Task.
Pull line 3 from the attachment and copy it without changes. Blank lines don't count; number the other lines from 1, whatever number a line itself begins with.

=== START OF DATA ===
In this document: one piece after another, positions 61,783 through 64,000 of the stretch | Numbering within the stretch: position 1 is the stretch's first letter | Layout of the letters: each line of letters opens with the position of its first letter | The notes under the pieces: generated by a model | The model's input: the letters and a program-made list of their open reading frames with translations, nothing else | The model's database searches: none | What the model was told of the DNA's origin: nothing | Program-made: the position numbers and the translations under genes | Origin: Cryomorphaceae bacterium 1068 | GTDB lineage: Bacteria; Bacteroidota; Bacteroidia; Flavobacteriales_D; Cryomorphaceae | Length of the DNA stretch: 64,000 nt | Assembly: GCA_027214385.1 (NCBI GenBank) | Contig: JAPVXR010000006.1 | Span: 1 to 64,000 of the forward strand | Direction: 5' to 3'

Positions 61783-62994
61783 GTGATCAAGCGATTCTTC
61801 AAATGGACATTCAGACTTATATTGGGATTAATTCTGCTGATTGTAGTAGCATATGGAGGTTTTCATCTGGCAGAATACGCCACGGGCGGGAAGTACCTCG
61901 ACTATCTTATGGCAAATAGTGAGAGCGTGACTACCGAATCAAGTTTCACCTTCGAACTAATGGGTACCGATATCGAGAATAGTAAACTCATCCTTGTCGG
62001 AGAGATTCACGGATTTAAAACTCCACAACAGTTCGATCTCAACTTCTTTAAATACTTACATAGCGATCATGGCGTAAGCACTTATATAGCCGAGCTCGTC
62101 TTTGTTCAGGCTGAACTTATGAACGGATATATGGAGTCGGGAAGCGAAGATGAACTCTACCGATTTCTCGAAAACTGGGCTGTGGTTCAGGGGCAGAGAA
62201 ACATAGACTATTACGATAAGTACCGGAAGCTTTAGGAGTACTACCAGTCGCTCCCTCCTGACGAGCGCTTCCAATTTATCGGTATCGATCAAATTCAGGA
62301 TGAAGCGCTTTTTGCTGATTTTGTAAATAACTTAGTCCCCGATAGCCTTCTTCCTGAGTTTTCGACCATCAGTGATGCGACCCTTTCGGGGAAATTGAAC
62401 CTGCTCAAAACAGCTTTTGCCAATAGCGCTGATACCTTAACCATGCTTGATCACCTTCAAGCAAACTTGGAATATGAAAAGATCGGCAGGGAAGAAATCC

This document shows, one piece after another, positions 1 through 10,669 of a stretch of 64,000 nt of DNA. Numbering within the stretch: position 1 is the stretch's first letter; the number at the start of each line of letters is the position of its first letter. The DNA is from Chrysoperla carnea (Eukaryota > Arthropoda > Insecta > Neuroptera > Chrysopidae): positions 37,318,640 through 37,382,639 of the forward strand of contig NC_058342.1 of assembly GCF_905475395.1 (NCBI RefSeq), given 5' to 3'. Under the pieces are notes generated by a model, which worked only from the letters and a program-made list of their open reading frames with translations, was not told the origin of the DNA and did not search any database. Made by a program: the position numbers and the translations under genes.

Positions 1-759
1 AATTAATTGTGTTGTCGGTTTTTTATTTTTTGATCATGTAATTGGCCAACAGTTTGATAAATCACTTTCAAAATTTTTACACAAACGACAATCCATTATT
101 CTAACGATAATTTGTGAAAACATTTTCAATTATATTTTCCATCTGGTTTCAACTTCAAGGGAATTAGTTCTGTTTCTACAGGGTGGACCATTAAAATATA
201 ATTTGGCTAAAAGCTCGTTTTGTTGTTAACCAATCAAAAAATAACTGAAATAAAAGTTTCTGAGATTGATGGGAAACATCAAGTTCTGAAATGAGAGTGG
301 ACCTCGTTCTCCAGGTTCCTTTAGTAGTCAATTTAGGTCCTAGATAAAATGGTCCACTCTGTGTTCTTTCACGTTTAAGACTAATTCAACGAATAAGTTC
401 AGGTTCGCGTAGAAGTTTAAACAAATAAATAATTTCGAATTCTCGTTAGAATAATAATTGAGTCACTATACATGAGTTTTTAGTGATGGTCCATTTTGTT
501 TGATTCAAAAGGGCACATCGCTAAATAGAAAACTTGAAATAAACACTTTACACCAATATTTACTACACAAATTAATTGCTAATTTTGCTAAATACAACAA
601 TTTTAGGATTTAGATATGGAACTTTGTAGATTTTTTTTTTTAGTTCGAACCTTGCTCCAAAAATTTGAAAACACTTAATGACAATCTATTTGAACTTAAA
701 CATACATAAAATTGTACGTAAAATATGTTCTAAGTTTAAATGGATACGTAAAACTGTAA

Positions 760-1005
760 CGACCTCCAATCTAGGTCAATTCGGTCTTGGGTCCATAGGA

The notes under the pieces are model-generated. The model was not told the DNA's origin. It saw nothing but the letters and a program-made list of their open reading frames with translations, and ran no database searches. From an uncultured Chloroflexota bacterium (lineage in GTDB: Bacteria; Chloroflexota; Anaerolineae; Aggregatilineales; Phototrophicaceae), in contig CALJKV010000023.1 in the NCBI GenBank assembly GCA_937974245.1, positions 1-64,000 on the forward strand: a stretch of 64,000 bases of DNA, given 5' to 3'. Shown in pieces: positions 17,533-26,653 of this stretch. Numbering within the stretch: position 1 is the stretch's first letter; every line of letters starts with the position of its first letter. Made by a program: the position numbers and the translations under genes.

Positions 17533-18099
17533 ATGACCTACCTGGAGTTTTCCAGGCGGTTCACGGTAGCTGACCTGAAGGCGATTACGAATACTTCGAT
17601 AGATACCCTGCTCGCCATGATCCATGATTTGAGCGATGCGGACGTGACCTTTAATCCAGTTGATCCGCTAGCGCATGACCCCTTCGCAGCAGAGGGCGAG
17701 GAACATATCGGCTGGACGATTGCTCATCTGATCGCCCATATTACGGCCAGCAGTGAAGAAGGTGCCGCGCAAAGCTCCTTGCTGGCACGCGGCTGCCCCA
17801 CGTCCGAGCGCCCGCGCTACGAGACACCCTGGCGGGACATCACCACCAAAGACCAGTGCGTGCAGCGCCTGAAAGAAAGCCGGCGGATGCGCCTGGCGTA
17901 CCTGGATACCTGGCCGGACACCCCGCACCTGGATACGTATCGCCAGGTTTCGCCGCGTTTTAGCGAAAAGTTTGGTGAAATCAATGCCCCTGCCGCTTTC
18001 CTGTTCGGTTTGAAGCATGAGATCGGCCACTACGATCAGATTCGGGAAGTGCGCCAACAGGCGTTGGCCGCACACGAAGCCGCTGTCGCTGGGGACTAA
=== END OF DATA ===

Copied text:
61783 GTGATCAAGCGATTCTTC